Almost all of the games I’ve made over a fifteen year career are unavailable today. Of the dozens of mobile and web-based titles I’ve been involved in designing, some of which had millions of players, only three can still be installed. Games are an astonishingly ephemeral art form.
Outside of a few devoted preservationists, most seem resigned to the permanent disappearance of all but the most successful games. When game designer Emilia Lazer-Walker recently highlighted Apple’s policy of removing “outdated” apps and games that hadn’t been updated in the last three years and weren’t being downloaded, many applauded the company for keeping the App Store clean and free of abandonware. In other words, if your game was removed, it deserved it.
Apple’s impulse to highlight the most modern games is understandable, but there’s a big difference between removing games that are still perfectly playable, and simply not promoting them in search results. The latter is a reasonable way to ensure most users are happy; the former uses download numbers as the ultimate arbiter of worthiness.
I can guarantee you that in thirty year’s time, there are obscure games, unloved today, that will be recognised as incredibly important and influential in the history of our art. Just because we can’t predict which they’ll be isn’t an excuse to treat today’s unpopular games as trash.
Apple may be the most egregious offender in its cavalier treatment of older games, but it’s not alone: most publishers and platform owners actively oppose making games better available for study by scholars, especially through emulation (they’re worried good emulators will make piracy too easily). By doing so, they rob form us the ability to learn and gain inspiration from past games, let alone the chance to document and understand the history of game design.
Despite this formidable legal opposition, digital preservationists have made incredible advances in game emulation. These efforts, largely open source and driven by volunteers, range from emulating consoles like the PS4 and Nintendo Switch on the PC, to the Internet Archive’s browser-based emulation of old Mac and PC games. The Analogue Pocket’s hardware FPGA emulation allows players to experience handheld games from a whole host of consoles.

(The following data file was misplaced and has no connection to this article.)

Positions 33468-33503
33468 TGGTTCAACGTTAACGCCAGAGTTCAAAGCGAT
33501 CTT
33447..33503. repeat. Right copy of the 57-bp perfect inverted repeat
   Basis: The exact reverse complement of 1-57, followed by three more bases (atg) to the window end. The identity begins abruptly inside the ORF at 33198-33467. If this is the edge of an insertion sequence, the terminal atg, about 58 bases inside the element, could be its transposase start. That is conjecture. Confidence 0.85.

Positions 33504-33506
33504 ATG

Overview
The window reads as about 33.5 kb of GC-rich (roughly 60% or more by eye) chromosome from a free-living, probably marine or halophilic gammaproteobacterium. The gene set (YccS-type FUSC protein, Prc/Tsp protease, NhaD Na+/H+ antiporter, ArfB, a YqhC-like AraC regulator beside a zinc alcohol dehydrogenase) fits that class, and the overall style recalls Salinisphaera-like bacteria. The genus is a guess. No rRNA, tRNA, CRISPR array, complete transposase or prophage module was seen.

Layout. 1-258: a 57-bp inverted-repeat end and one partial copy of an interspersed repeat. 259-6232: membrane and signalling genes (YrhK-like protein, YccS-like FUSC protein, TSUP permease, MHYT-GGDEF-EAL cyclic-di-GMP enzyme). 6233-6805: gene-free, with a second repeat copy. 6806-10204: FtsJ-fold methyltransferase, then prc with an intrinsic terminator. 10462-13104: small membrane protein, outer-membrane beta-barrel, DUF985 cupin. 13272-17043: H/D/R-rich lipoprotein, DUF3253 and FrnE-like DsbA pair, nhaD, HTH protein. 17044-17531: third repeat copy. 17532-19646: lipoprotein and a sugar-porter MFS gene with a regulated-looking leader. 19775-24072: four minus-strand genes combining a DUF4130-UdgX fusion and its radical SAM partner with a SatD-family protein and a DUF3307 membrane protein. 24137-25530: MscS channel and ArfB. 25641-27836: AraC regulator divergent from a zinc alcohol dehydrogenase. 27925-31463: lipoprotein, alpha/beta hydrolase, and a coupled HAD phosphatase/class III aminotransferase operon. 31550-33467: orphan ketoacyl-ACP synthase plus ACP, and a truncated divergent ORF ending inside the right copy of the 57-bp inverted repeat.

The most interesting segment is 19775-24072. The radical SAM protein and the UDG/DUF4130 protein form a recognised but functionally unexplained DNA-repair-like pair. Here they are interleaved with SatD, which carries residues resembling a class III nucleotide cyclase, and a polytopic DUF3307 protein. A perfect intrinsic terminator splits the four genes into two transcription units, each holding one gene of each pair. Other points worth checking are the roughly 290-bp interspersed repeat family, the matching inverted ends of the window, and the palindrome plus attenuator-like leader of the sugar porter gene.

The iPhone is an unusual case. Apple makes installing apps outside of the App Store (“sideloading”) very difficult, so once something is no longer officially distributed by Apple, it really is gone. I’m sympathetic to Apple’s belief that it’s important to lock down phones since they contain so much sensitive personal data, but there are choices they could make to keep older games around longer, such as developing compatibility layers or allowing virtualisation and emulation. In contrast, Microsoft has extended backward compatibility across four generations of Xbox, and even Sony recently created a “Game Preservation” team.
But we shouldn’t leave game preservation up to volunteers and platform owners who might one day lose interest. Instead, we should be inspired by the institutional and legal protections that exist for other media. The British system of legal deposit requires that a copy of all print publications (and now, eBooks) must be given to the British Library for archiving, and five other UK libraries are also entitled to request a copy. The British Library’s Emerging Formats project is exploring whether and how this should be extended to other formats, which could include some types of narrative games, but this needs to happen faster. Games may be “emerging” when looked at from a millennia-long perspective, but art is being lost right now.
In the meantime, the games industry should drop its bad faith argument that games preservation could harm its finances through piracy of games that it might one day re-release. It’s laughable how an industry that endlessly boasts of being bigger than Hollywood and changing lives through art is worried about the lost earnings from researchers – or indeed, anyone – being able to play games from the 80s and 90s for free. Barely any old games are ever re-released and even then their earnings are a rounding error against those from latest titles. The history of our art form is being left to moulder out of apathy and spite.
The British Film Institute has a list of “Most Wanted” British films that have been lost. Among them are Alfred Hitchcock’s 1926 movie, The Mountain Eagle, and The Last Post, a 1928 silent movie unqiue for having been created directed, written, and produced by women. Imagine what we could have learned from them. How could they have been so shortsighted?
This is how.
Originally published in EDGE magazine issue 373 (August 2022). Photo by Eutah Mizushima on Unsplash.